Lesson 3 Lecture & Discussion
On the Set

Style! (and Genre)

Some film genres are immediately identifiable. A Nightmare on Elm Street's Freddy Krueger (Robert Englund) exudes "horror flick." The Maltese Falcon's Sam Spade (Humphrey Bogart) is the quintessential film noir detective.

Put all these elements together - lights, lenses, camera, stock, action, and dialogue - and the results will often be different. Focus on the scenery and you have a western, like The Great Train Robbery. Focus on the lighting and you have a downbeat film noir, or maybe a horror film. If it is movement that obsesses you, well, you're making a musical. These types are called genres: films that share certain characteristics with their siblings.

Of course there's a lot more to genres than the way the basic elements of film technique are emphasized. You need more than just scenery for a western: cowboy hats are probably just as necessary! And just because scenery dominates your film doesn't mean it's a western-road films are dominated by scenery, too. But then, aren't road films sort of like modern westerns-a celebration of the countryside? Is Thelma and Louise that much different from Butch Cassidy and The Sundance Kid? How about Midnight Cowboy? They are all buddy films with significant road-film and western elements.

Genre is beyond the scope of this course. But you should be aware of these basic patterns. You should also take note that genres are just that―patterns, not rules. As the examples above demonstrate so well, great films are often genre mixtures and are difficult to categorize.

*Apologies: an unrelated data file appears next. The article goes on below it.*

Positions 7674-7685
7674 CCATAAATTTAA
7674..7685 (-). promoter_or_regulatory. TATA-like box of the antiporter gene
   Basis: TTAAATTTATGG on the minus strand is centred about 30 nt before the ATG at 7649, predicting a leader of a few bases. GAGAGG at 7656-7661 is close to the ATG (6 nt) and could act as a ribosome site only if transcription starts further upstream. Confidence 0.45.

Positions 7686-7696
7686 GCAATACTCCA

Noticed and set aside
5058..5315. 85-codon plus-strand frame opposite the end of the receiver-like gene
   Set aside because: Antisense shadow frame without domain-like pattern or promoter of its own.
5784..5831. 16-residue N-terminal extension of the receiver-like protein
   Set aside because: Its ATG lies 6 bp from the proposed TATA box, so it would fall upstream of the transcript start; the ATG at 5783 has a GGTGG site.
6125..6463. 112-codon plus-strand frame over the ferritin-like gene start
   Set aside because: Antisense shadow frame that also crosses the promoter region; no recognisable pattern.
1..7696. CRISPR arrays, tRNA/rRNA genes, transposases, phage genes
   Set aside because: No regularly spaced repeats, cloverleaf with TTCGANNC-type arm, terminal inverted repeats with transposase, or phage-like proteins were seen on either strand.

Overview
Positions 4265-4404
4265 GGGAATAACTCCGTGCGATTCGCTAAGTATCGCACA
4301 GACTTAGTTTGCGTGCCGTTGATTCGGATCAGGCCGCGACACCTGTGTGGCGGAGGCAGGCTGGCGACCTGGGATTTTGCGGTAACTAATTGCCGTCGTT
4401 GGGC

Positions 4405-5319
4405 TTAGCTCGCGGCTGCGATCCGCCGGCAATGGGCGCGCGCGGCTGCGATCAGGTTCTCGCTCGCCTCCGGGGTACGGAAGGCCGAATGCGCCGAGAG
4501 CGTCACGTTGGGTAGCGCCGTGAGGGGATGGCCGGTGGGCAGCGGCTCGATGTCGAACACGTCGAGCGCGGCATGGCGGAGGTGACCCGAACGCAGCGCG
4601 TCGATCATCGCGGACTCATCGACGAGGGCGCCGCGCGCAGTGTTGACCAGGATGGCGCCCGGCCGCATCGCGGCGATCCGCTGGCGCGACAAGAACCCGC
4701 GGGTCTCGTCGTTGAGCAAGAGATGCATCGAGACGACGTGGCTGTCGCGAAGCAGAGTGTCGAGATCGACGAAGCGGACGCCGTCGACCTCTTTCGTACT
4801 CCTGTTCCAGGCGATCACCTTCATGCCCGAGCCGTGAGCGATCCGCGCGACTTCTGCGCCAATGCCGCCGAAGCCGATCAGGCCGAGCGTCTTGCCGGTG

There are two basic stylistic approaches to film; you are either a realist or an expressionist. These artistic styles long predate the movies but they have informed film history for 100 years. Either you are fascinated with the power of film to capture reality (like the Lumière brothers) or you are attracted by the power of film to create imaginary worlds (like Georges Méliès).

Beyond that basic differentiation, there are numerous patterns that we refer to as genres. You know a western when you see one, and obviously a movie with a lot of songs is a musical, and a scary movie is a horror film (by abernathy). But a film noir may not be so easy to distinguish. That's a downbeat movie with dark lighting. Many film noirs are also detective movies. So you see that genres can mix and meld.

The important point to remember is that over the last hundred years, numerous styles of filmmaking have developed and every new film has to be viewed through the prism of that spectrum of styles. But it is the tools―lighting and lenses, camera and stock, action and dialogue―that, when combined with the editing we will discuss in the next lesson, provide filmmakers with the ability to create such a vast range of styles.


Let's make some lists of great "moments out of time." We'll build a "Museum of Moments." If yours are chosen for the museum, you may win a prize! (Then again, you may not.) Please post your responses to the following topics on the class message board.

  1. Describe two remarkable uses of lighting or lenses that you remember.
  2. Name one unusual use of filmstock, if you can.
  3. Give us five of your favorite dialogue quotes.
  4. Describe five of your favorite "looks."
  5. List five of your favorite memorable film actions.